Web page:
As seen by the volunteer Duck Team
You just have to visit Endcliffe Park on an Easter Monday to see how popular the Annual Easter Duck Race is, organised by the Friends of the Porter Valley. It’s certainly a well-known event locally with many asking well in advance if it would be taking place again this year after a break due to Covid restrictions. We even had ducks bought by people in Chile, Spain, and Australia this year.
For most the event starts at 11am when the stalls open, with the main race taking place at 2pm. But in order to make the duck race happen there is a small army of volunteers who are doing all the setting up and clearing away.
For myself that all starts at 8am when I meet up with Chris Nicholson and Charles Heatley at the FoPV store to retrieve all of the duck launch and finish line equipment. This is then loaded into, and onto, our various vehicles and driven down to Riverdale Road where we unload it.
First, we take the launch tower and rails down to the start line just above Holme Wheel Dam. This is a mesh tower which holds all 2500 ducks over a trap door which is released to start the race. We first used the duck tower in 2015 so we have a well-rehearsed routine now for putting it all together. We follow that by putting the gazebo up for the volunteers who sell ducks from this spot until the race starts, and finally we cordon off the area for safety and a sign to identify the Start Line is strung across the path, so people know what is going on.
We then unload the finish line kit and carry that all the way down to the straight section of river just below the steppingstones. Here we construct another well-designed piece of equipment which not only funnels the winning ducks into a mesh tube so the prize giving team can do their bit, it also prevents us losing all 2500 ducks down the river! Then, just like at the start line it’s a case of a bit of cordoning off and a finish line banner across the river and we get a moment to relax with a coffee at the café.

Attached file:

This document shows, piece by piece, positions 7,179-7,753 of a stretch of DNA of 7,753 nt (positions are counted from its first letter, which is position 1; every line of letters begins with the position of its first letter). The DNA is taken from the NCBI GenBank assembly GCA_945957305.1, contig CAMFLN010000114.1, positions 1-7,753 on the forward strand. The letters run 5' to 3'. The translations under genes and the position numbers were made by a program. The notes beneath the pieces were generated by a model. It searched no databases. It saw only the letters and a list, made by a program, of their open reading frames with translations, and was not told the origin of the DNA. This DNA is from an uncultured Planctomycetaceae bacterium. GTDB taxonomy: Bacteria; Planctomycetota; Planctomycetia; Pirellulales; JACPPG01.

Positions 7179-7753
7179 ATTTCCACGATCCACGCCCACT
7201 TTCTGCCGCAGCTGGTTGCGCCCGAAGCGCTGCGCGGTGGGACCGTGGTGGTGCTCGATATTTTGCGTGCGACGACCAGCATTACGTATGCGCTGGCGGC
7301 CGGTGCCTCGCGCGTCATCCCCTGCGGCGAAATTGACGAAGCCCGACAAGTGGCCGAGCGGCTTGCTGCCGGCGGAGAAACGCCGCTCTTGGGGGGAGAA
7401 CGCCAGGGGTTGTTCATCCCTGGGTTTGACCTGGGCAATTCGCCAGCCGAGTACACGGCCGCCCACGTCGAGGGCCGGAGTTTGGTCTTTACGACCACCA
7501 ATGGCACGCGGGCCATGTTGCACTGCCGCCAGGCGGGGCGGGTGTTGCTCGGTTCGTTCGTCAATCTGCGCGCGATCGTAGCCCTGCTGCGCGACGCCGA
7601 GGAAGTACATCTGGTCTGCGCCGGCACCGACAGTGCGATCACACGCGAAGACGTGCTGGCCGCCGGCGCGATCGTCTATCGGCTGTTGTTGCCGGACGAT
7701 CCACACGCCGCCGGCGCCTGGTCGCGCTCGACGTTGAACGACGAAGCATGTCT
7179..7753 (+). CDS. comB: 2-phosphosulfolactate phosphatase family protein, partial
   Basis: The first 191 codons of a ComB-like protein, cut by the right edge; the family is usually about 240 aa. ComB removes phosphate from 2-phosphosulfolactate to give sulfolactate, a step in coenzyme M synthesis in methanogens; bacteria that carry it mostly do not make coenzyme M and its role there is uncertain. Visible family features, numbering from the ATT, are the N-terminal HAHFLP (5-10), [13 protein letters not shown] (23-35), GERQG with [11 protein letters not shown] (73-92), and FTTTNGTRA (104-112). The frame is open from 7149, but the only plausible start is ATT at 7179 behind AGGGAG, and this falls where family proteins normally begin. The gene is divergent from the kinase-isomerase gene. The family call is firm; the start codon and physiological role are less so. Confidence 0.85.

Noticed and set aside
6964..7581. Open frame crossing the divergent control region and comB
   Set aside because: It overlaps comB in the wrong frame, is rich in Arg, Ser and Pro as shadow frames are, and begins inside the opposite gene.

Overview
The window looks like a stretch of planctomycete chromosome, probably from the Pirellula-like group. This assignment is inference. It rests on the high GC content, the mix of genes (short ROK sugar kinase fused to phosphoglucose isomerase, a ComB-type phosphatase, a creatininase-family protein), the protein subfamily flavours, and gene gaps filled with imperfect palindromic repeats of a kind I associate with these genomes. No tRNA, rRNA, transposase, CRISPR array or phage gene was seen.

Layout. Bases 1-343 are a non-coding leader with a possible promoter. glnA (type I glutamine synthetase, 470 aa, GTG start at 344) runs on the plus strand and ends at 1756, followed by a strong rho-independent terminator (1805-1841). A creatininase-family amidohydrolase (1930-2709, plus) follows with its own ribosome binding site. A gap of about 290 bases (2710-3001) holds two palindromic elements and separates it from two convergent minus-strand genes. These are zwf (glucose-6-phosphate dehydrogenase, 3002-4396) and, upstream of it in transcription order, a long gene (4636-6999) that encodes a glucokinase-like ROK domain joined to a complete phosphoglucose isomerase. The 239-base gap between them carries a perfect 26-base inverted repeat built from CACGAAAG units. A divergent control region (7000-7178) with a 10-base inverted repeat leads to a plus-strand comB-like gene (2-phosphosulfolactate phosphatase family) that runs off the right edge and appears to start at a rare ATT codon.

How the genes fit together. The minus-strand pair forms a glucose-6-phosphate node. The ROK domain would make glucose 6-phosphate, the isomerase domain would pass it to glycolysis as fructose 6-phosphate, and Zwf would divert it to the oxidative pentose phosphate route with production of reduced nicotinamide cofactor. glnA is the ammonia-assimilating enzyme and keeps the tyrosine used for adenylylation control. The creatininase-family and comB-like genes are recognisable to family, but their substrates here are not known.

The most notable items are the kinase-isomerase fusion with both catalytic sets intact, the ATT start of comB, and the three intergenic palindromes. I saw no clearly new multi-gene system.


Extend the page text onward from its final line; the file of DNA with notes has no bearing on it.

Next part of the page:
We are not quite finished then however, at about 11am we still have to get back up to the start line and fill the tower with all the ducks. This creates quite an attraction and people walking down the path often stop to ask what is going on, with them often going on to buy some ducks. We also get a lot of young families having their photograph taken with the ducks before the race and the look of excitement on the children’s faces is one of the highlights for us.
And before we know it the crowds start to gather from about 1:30pm ready for the launch, and we find ourselves pushing the tower out over the river. This is always a very nervous moment for me as I always worry about whether it will work, or worse - drop the ducks before the allotted moment!! Of course, I never have to worry.
One of the main reasons for building the duck tower was to enable young children to have the honour of releasing the ducks into the river. We often ask local schools, Beaver colonies etc to provide a deserving candidate. This year however we weren’t quite so organised on that front so we decided we would look out for someone on the day. This year that turned out to be a five-year-old called Paloma who, after having her photograph taken with the ducks had waited patiently for the start – I just had to ask her to do the honours.
So, with the race started we were off back down to the finish line to catch them all. With the river at ‘normal’ levels this year it took about 25 minutes for the first duck to reach the finish line, but on one particular occasion, with the river in full spate we only had 6 minutes to run down ahead of the first duck. Once the first 40 ducks are safely trapped in the finishing ‘tube’ we lift those up for the watching crowd to cheer before delivering them to the prize team. It’s then time to start scooping up the remaining ducks as they flow down and put them back in the boxes. At some point later in the year a team of volunteers spend hours cleaning them and squeezing out any water, so they are ready for next year.
For us though it’s time to start taking down the banners, tape, and equipment from both the finish and start lines and carrying it all back to the waiting vehicles and on to the store. And after a 9-hour shift, we have finally packed away and that’s it for another year, thoroughly exhausted but rewarded by a great day that has been enjoyed by so many.